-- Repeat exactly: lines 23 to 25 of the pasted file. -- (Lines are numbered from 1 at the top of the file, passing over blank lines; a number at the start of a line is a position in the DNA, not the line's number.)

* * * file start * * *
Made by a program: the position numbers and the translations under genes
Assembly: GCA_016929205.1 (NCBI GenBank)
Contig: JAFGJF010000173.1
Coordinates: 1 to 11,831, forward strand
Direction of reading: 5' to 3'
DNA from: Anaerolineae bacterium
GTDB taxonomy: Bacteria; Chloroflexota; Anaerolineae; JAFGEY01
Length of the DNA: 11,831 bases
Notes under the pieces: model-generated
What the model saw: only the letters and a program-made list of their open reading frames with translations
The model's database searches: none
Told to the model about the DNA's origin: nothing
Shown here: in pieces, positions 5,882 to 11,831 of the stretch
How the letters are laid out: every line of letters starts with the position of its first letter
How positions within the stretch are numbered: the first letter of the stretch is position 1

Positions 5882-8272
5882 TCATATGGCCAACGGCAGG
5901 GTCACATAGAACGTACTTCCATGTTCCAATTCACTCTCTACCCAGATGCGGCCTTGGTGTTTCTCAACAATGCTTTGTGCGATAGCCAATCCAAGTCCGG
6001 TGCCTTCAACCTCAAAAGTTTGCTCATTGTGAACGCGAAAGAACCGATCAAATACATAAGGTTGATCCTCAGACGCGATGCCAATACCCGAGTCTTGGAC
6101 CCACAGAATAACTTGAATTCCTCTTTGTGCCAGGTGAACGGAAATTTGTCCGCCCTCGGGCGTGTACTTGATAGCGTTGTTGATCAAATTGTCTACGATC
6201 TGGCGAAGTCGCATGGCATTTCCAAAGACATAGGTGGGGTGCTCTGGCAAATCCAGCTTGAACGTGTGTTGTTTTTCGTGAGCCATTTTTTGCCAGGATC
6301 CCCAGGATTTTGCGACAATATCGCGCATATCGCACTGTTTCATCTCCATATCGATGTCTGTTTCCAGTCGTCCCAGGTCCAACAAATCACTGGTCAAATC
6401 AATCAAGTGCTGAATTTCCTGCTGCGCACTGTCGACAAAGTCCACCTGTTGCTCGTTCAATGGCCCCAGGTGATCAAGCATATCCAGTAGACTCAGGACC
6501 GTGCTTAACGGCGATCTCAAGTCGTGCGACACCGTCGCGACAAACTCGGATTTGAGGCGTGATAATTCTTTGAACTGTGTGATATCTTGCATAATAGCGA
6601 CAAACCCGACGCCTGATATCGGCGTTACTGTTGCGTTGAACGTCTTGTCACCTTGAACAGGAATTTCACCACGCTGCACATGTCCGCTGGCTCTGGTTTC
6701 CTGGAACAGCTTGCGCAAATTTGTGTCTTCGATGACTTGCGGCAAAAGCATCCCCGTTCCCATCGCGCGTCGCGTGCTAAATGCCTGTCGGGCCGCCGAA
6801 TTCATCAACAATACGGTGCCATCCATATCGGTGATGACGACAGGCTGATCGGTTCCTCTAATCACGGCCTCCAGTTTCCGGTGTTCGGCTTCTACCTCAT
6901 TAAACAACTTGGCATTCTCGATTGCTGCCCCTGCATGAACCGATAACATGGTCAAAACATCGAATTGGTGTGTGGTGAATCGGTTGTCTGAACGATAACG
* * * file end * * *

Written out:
6401 AATCAAGTGCTGAATTTCCTGCTGCGCACTGTCGACAAAGTCCACCTGTTGCTCGTTCAATGGCCCCAGGTGATCAAGCATATCCAGTAGACTCAGGACC
6501 GTGCTTAACGGCGATCTCAAGTCGTGCGACACCGTCGCGACAAACTCGGATTTGAGGCGTGATAATTCTTTGAACTGTGTGATATCTTGCATAATAGCGA
6601 CAAACCCGACGCCTGATATCGGCGTTACTGTTGCGTTGAACGTCTTGTCACCTTGAACAGGAATTTCACCACGCTGCACATGTCCGCTGGCTCTGGTTTC